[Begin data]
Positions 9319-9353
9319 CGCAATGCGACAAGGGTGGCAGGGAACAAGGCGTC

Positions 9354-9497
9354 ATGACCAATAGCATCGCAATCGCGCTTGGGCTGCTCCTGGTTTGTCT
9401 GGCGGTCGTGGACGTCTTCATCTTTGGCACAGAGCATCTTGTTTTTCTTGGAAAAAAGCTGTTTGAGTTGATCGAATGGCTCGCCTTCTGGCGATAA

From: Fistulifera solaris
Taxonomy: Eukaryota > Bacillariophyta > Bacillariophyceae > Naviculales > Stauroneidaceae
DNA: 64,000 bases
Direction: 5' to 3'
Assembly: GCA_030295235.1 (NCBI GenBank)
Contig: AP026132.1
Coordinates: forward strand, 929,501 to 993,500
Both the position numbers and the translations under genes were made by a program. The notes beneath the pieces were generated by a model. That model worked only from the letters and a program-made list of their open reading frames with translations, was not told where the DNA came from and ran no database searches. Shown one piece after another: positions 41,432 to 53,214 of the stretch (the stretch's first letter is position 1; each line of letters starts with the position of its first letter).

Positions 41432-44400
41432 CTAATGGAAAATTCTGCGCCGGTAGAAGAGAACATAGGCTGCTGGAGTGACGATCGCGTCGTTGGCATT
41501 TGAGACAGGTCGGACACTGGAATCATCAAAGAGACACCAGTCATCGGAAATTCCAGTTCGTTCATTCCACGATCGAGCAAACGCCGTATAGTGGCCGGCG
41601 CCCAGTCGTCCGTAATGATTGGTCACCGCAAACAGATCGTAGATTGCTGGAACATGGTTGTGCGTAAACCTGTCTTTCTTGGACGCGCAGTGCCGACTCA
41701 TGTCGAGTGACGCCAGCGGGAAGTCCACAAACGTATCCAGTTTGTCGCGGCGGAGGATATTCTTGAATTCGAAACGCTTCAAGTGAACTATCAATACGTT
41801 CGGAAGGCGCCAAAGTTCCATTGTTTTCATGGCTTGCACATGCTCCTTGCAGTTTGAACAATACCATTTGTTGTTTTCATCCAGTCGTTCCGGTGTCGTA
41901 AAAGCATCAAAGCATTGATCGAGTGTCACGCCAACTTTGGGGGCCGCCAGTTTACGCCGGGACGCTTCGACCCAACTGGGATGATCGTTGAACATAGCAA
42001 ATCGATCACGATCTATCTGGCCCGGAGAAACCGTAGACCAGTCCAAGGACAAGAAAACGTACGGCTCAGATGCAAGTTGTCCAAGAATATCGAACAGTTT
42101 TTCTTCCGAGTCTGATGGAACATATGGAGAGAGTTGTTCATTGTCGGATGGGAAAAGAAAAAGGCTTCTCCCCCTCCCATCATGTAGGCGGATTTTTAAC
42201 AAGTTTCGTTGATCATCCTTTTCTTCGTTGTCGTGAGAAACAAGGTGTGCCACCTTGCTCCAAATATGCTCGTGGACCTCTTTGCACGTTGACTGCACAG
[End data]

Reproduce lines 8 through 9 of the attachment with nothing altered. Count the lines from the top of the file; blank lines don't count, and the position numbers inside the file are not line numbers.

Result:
DNA: 64,000 bases
Direction: 5' to 3'